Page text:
The Success of the New Exhibit/Retail Hybrid

Topic: Culture Subtopic: General

Case Study

of an Exhibition

by Pixie Hearn

Published on August 13, 2012

  • Description and goals

    As in any industry, museum and visitor organizations must shift and change to follow the trends of the economy and the desires of the consumer. We are beginning to see innovations in museum and public education models created to entice and accommodate larger and more diverse audiences, and to generate revenue in new ways, circumventing the limitations of entrance fees and institutional underwriting. “Hybrids” that blend retail displays with educational exhibits can make high-quality, immersive and exciting exhibits available to the public with a very low barrier to entry. Two unique, recent examples opened in May 2012 in San Francisco to help mark the 75th anniversary of the Golden Gate Bridge: Lands End Lookout, and the Golden Gate Bridge Pavilion. Our company, Cinnabar, collaborated closely with designer Jeremy Regenbogen of Macchiatto to produce these two environments for the Golden Gate National Parks Conservancy and the National Parks Service.

    The Lands End Lookout is a visitor’s center situated on Point Lobos at the main entrance to the California Coastal Trail at Lands End. The Lookout is a rich resource of information about the area, detailing its cultural and natural history and offering information about native and invasive species, as well as habitat restoration and protection. Hikers can find maps and personal advice about local hiking trails. Rather than house the retail in a separate, designated museum shop area, the Lookout was specifically designed as a hybrid – to maximize the education experience through entertaining and innovative displays interspersed with historic artifacts, while integrating sophisticated merchandising into the design of the built environment.

    The Golden Gate Bridge Pavilion, a visitor’s center located in the Golden Gate Bridge Toll Plaza, is another such hybrid. The venue is filled with Bridge-related merchandise while simultaneously offering detailed information and history on the design and construction of the Golden Gate Bridge. Much of the merchandise for sale expands upon the informational exhibits themselves, with literature, historic images, and everyday items that the visitors can incorporate into their daily lives.

  • Development process and challenges

    The benefits of this approach are multi-fold:

    • Low barrier to entry. With no entrance fee, the experience is more accessible to all visitors – to groups large and small, regardless of income bracket or family size. It also increases the likelihood of repeat visitation.
    • Economical use of the space. With intelligent space-utilization and sustainability, the multipurpose design of the location enables two distinct aspects of the institution to share the same space- a reduction of the physical footprint consistent with a growing movement towards awareness and consideration of environmental impact.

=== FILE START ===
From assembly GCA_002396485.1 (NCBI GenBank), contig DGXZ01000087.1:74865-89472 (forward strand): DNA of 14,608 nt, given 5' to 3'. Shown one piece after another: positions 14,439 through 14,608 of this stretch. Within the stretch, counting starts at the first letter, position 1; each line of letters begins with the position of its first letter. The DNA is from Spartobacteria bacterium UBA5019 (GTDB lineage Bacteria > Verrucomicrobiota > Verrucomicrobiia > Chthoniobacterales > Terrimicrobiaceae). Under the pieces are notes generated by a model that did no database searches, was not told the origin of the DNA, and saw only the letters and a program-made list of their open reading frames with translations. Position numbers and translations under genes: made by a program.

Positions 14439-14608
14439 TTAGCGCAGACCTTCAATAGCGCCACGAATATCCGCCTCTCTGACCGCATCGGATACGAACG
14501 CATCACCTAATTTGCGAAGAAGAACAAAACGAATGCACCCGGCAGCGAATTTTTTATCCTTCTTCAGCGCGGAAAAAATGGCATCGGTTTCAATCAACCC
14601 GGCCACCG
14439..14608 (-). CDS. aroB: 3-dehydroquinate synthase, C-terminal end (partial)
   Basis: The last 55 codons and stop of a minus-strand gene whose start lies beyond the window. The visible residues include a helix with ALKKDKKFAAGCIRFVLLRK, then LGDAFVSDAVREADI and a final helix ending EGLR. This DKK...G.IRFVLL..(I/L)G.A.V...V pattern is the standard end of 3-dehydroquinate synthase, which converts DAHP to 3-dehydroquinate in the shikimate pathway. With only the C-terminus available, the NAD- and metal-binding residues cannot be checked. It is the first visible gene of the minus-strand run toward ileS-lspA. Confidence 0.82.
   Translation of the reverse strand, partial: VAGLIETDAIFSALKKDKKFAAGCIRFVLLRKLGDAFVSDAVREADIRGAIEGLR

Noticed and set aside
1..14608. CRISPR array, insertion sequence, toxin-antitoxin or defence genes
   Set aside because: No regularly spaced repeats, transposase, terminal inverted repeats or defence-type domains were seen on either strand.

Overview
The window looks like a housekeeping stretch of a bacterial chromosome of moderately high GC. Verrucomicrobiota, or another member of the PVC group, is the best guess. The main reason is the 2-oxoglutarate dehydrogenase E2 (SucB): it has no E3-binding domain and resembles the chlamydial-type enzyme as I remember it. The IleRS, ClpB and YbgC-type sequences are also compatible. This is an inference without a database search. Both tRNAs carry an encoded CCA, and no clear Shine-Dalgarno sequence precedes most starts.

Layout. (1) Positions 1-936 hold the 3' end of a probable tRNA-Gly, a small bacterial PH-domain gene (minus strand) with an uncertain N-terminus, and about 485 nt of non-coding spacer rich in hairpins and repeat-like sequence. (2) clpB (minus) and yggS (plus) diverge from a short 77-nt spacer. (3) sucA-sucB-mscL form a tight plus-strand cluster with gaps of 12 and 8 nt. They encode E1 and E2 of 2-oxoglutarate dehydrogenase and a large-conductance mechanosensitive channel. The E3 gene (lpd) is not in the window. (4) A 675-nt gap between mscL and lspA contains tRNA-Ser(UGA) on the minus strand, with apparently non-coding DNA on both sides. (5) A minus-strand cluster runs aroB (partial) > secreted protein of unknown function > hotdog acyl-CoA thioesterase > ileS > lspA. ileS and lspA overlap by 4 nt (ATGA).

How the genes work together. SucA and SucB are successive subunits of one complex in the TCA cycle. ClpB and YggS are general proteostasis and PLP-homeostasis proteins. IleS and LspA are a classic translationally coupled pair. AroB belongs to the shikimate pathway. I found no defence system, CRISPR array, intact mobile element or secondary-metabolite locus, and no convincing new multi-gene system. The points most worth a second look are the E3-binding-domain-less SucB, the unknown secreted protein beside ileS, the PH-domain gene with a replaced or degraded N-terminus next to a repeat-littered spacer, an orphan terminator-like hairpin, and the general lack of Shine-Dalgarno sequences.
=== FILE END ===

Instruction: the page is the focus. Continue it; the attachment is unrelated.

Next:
• Cost savings. By utilizing the same space for retail and exhibits, the need to build a separate area for retail is eliminated.
    • Revenue stream. The integrated marketing approach provides the revenue that pays for free access, and contributes to funding for maintenance, upkeep and upgrading of exhibition displays and content.

    By integrating retail with the curatorial aspect of the space, the Visitor’s Center becomes an inviting hybrid – a comfortable place even for those who might be intimidated by, or less open to, a traditional museum experience. They are likely to linger longer in the hybrid environment than they might do in either a separate retail or separate exhibit area, which increases both the learning and the shopping potential. This thoughtful and considered approach to merchandising also enhances the interactive experience. Merchandise is carefully designed and selected to complement the exhibit content, and is located within the exhibit such that a relationship is created between the object being purchased and the informational content presented, giving the visitor the opportunity to take a part of the exhibit home with them. Furthermore, the items purchased and taken out of the exhibition area can work as a marketing tool for the organization, sparking conversations, working as a reference tool, and inspiring both new and return visits.

  • Lessons learned, mistakes we made (and what we did about them)

    Producing this hybrid environment successfully requires a much higher level of collaboration between all involved, from the owner, to the designer, to the fabricator, in every aspect of production. In addition to the usual issues of an interpretive environment, there are questions of merchandizing: stocking, volume and size relationships for both the merchandise and the displays, coordination with both content and look & feel of the design- all have to be smoothly integrated from the beginning. The success of Lands End Lookout and the Bridge Pavilion was enabled by this necessary level of communication and collaboration between the Conservancy, the National Parks Service, Macchiatto, and Cinnabar, throughout the entire process.

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